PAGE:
When you walk your dog for that last business walk before bedtime, try to stand in the same general area of the yard, and say the cue you want to use – “do your business.”  When your dog does go, praise him.  You can’t make your dog go if he chooses not to, but if you use the same words each time you take your dog outside, right before he does go, he will learn to associate the words with what he has to do.  By standing in one spot and not walking all around, you will be teaching him to go wherever you choose, and not only on that perfect blade of grass.
All dogs should be taken out for business last thing before they go to bed.  That will help them (and you!) be able to sleep through the night undisturbed.  Dogs will need to go outside first thing in the morning and at least 2-3 other times throughout the day.  Puppies and older dogs may need to go outside more often, as they can’t hold it quite as long as other dogs.  Anytime your dog is acting restless, he might need to go outside, after a meal or a big drink of water, after a crazy playtime or times of excitement – these are all good times to take your dog outside for a business break. 
With time, you will get to learn your dog’s personal schedule, so you won’t be taking quite so many trips outside.  But in the beginning, you can’t take your dog outside too often.  Also, be aware that dogs do get digestive upsets, just like we do.  There may be times when he will need more frequent trips outside if he’s not feeling well.  Most dogs will learn over time to let you know they need to go outside by running to the door or doing something else that will alert you.
Giving your dog run of the house before he is housetrained reliably is asking for trouble.  Dogs don’t do their business in the house to make us angry or to spite us.  They go because they need to go and they haven’t learned any better yet.  So, if your dog is running around where you can’t see him, and he has to go, he is going to go and there is no way you can prevent it because you aren’t there.  It does no good to admonish your dog when you find the evidence, because your dog has already moved his mind on to other things.  In order to housetrain your dog quickly and reliably, you must be watching him all the time so you can prevent him from going in the house and get him outside.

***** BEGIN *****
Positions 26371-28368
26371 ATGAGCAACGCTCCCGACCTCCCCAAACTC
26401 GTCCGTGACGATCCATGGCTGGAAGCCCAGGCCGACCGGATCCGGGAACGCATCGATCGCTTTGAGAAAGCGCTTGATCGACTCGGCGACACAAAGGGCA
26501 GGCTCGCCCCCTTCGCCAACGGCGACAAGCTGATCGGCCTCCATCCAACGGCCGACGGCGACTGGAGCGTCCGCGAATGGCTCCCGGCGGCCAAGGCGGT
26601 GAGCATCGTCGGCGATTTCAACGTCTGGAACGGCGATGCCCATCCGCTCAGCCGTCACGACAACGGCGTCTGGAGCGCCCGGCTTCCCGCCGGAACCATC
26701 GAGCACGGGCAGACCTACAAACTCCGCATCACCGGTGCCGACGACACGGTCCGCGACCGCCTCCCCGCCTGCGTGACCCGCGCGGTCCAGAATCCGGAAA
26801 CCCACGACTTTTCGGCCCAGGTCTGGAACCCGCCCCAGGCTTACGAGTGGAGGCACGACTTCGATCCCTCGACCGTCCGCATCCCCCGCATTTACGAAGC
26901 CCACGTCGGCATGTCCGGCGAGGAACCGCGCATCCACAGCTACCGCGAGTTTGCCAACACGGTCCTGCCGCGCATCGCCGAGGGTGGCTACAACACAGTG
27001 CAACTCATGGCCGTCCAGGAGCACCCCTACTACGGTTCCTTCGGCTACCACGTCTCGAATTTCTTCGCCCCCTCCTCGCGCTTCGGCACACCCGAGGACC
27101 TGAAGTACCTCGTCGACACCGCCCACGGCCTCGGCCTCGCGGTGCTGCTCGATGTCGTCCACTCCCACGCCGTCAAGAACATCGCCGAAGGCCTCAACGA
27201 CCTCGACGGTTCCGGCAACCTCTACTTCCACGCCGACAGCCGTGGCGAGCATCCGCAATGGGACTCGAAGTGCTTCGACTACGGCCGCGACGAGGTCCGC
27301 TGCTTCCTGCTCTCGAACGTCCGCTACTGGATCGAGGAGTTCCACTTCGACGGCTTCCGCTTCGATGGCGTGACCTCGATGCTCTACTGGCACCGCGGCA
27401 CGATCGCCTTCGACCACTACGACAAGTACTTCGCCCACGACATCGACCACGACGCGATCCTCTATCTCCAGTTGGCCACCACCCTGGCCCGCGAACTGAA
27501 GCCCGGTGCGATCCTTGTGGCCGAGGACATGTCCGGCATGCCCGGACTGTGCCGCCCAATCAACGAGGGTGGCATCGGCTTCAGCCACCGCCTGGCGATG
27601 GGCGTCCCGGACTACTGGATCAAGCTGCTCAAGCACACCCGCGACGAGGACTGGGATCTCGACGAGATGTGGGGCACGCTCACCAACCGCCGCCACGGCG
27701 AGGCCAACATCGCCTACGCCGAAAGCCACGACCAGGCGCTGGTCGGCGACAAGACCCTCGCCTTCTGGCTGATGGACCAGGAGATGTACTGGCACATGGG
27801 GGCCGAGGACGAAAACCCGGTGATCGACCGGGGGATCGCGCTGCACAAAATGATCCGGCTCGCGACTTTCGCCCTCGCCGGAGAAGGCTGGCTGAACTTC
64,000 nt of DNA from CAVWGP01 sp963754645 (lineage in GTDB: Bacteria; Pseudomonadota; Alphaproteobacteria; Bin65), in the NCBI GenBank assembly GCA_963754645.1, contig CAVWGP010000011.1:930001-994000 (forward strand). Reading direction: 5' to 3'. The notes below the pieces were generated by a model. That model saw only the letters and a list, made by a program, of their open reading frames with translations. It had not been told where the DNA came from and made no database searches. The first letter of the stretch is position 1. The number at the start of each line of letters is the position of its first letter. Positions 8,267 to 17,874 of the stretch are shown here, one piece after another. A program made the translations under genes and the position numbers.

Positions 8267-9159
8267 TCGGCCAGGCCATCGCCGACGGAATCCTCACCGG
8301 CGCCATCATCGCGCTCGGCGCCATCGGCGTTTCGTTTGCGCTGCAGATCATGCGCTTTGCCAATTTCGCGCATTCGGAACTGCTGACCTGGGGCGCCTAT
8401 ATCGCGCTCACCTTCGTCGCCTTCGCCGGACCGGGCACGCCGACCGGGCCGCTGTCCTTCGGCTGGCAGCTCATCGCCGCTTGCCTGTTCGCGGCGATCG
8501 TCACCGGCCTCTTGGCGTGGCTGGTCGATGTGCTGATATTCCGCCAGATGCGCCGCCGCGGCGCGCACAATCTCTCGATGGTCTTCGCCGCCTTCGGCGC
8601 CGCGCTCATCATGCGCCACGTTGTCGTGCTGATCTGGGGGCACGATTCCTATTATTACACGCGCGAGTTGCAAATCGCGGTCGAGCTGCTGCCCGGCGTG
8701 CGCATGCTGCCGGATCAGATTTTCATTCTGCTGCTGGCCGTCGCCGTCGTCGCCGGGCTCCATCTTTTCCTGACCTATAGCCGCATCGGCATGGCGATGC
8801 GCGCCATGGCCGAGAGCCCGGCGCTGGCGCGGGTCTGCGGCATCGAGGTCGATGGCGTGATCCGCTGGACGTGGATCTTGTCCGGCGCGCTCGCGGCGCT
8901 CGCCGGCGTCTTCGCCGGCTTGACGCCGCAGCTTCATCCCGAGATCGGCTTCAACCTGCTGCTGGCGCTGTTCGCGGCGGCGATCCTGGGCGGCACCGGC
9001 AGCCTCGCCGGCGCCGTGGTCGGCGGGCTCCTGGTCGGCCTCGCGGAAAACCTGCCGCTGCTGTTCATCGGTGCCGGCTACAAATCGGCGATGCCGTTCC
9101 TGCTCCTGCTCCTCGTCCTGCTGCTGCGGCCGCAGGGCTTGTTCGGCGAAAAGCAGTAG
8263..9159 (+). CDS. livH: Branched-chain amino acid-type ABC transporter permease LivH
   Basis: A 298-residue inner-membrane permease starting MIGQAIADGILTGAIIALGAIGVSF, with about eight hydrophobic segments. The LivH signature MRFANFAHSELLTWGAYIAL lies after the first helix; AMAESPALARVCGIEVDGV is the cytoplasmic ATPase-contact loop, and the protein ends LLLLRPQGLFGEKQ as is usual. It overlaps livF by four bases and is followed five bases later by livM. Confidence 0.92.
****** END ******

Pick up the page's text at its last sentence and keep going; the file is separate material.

If you notice your dog starting to go in the house, distract him quickly and get him outside ASAP.  Once outside, give his business cue and then be ready to really praise him when he does it outside.  Praising your dog when he goes outside is the only way he will learn where you do want him to do his business. 


Tuesday, February 11, 2014

Bring Your Dog Inside - Day 1

Provide your dog with some exercise off his chain today.  He needs some form of active exercise off the chain.  Exercise time should be enjoyable for you too, so think of things you enjoy doing.  How can you include your dog in that time?  Dogs enjoy hiking and walking.  If it’s warm outside, many enjoy swimming.  Dogs can learn to run next to you while you jog or ride a bicycle.  Or you may find that just taking your dog to the park to run and chase a ball or Frisbee brings you just as much enjoyment as it brings him.